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Catching up with 2017

In the past few weeks, I feel like I have been running around like a chicken with its head cut off. Crazy thing is, I've loved every minute of it! Between coming back to school from winter break, applying to graduate school, making appearances (and of course, trying my best to stick to all my new year's resolutions), it has been a whirlwind.

A while back, I was invited to speak at an assembly at McAuliffe Heights in Altoona, PA -- the town I grew up in & where a lot of my family still resides. The school recently introduced two classrooms solely geared towards teaching children with autism. Since the program is fairly new to the school, and being that my platform is about Autism Acceptance, I was invited to speak to the school about the disorder. This was my first all-school assembly and I was incredibly excited for the opportunity to talk to a young group of students about such an important topic.

Leading up to the assembly, I spoke to a former professor of mine about different ways to sensitively talk to young children about such a serious topic. After many conversations, he then introduced me to an amazingly brilliant professor in our Disability Cultural Center at SU, Diane Wiener, who I had the extreme privilege of speaking with as well about my upcoming event. She opened my eyes to a whole new world of thinking (the woman really has a unique way of envisioning all different ways to accommodate for all different abilities) and helped me consider not only ways to improve my speech, but how to improve my platform as an advocate. I digress...

Finally, it came time for me to actually do the assembly! Just a few days before the end of my winter break, I visited the school and was suddenly in front of hundreds of young children between Kindergarten and Sixth grade. I was so excited but also very nervous (I didn't get much sleep the night before because I was rehearsing my speech over and over again). Going into it, I kept reminding myself how vital of a role I would have that morning. A large group of students who may be aware of what autism is, may also have never interacting with someone with autism or feel that since someone is different, they cannot be friends with each other. I knew that I had the opportunity to share with children a very important message that means so much to me.

I opened the assembly by performing the baton twirling routine I used as my talent at Miss New York 2016. The children cheered and applauded throughout the whole performance... a sound and a feeling that will ever grow old to me. I quickly changed into my appearance outfit and stood at the front of the gymnasium. I started off by explaining a couple "rules", you know, the usual "raise your hand" and "don't talk when someone else is talking". But, I also introduced an even more interesting "rule" called "loud hands" (a way of applauding that I learned while taking American Sign Language and one of the ideas Diane reintroduced to me during our conversation -- also the title of a book by Julia Bascom).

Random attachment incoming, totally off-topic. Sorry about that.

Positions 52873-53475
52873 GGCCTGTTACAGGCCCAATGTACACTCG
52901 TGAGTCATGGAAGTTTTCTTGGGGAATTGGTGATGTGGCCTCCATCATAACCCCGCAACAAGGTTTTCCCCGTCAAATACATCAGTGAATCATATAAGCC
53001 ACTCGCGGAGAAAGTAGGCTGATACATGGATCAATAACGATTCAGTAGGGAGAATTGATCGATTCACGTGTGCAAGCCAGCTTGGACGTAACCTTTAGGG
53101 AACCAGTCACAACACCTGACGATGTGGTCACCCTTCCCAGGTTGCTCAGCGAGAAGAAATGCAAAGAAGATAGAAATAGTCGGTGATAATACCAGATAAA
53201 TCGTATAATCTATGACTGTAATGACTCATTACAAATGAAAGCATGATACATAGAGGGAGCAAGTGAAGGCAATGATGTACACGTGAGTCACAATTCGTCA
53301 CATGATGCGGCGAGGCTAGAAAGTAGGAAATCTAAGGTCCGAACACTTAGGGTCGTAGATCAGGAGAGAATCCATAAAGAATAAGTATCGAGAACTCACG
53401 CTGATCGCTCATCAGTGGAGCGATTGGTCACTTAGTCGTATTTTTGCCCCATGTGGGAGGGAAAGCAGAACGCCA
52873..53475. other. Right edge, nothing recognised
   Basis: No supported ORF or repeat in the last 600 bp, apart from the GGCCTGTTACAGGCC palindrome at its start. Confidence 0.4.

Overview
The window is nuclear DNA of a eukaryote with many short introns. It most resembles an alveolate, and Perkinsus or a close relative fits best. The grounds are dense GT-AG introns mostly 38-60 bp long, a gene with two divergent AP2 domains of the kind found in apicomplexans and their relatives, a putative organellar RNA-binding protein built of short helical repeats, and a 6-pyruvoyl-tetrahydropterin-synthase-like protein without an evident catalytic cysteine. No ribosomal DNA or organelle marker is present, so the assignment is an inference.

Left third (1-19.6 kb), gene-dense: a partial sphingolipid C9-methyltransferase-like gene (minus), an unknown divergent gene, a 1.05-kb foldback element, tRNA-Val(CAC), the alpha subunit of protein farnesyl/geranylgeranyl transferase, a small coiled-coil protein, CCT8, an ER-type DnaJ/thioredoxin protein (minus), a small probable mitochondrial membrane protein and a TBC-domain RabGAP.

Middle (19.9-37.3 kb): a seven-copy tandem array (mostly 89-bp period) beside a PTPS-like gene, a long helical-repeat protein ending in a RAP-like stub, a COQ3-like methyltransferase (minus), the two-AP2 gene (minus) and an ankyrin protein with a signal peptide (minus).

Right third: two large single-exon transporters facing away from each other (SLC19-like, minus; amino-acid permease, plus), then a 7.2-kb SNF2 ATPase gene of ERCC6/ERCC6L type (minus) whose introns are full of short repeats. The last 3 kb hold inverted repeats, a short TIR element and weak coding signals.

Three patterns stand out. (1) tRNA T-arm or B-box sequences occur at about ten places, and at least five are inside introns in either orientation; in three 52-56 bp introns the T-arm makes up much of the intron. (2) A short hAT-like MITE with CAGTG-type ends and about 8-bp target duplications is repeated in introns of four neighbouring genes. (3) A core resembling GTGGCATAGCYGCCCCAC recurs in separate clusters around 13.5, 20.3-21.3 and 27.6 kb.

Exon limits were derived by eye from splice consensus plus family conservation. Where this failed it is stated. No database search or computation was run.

I spoke to the children about uniqueness, different talents, characteristics of autism, ways to understand each other when someone may be unable to express what they're feeling, ways to be kind to one another, and of course, the golden rule. I was able to call on a lot of the kids for questions and answers through the assembly and even got some volunteers to come up and help me explain my communication necklace (a tool I use that helps me sh

ow how I am feeling without speaking and a tool beneficial for many people with autism). The school was incredibly enthusiastic and engaged and I was so happy to be able to spend the morning with them. I was able to send them home with an activity to make their own communication necklace, too!

Following the assembly, I had a chance to visit the classrooms for autism and had such an amazing time seeing and interacting with the kids. Many of them were non-verbal, but just the chance to be there with them and engage with them was a gift of its own, regardless of our communication barrier. In the second classroom I visited, I met a very sweet young boy named Julian who gave me the greatest hug in the world and a sweet little girl named Liberty who took a liking to my crown. I wish I could have stayed with them the rest of the day.

Once I got back, I sat down and realized how much fun I just had. It was kinda like that moment you see in movies when a girl comes home from her first date with a guy and shuts the door behind her and just smiles. After doing this with the largest group of kids I've ever spoke to at once, it was an AH HA! moment. I know that this is what I want to be doing for the rest of my life and hopefully some day as Miss New York or Miss America.